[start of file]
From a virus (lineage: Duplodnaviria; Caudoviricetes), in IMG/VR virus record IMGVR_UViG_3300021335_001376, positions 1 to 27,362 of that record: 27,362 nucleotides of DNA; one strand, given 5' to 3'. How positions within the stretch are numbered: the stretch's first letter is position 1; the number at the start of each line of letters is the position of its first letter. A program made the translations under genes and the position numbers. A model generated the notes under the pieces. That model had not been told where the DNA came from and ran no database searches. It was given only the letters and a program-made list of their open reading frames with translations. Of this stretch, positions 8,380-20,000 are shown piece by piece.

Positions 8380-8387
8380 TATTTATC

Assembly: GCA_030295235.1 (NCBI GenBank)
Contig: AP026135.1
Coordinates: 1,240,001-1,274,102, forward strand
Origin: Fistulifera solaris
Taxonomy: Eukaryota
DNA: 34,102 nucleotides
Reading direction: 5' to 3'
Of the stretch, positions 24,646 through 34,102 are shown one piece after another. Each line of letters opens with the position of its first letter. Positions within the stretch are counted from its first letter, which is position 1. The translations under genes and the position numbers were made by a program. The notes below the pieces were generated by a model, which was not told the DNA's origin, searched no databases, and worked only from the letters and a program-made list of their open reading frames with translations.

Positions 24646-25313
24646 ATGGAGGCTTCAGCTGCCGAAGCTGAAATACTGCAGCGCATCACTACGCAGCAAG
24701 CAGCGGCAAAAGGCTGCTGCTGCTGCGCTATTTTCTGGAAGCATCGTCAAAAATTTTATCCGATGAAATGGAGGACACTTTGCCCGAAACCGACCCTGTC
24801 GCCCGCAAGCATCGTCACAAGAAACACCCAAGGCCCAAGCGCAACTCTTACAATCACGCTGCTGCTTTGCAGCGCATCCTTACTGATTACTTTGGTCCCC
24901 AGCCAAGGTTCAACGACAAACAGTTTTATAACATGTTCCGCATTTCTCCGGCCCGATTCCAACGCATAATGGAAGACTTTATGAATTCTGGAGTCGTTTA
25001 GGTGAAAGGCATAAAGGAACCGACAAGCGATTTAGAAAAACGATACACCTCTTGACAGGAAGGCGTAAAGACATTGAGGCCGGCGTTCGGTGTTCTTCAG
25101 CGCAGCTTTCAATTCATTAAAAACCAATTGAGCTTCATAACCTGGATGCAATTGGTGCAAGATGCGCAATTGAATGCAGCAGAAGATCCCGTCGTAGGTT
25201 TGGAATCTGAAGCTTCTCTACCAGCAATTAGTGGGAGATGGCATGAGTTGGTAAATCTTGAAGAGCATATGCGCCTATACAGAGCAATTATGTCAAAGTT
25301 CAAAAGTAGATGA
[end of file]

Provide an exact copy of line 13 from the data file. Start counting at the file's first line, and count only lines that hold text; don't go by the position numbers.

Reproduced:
24646 ATGGAGGCTTCAGCTGCCGAAGCTGAAATACTGCAGCGCATCACTACGCAGCAAG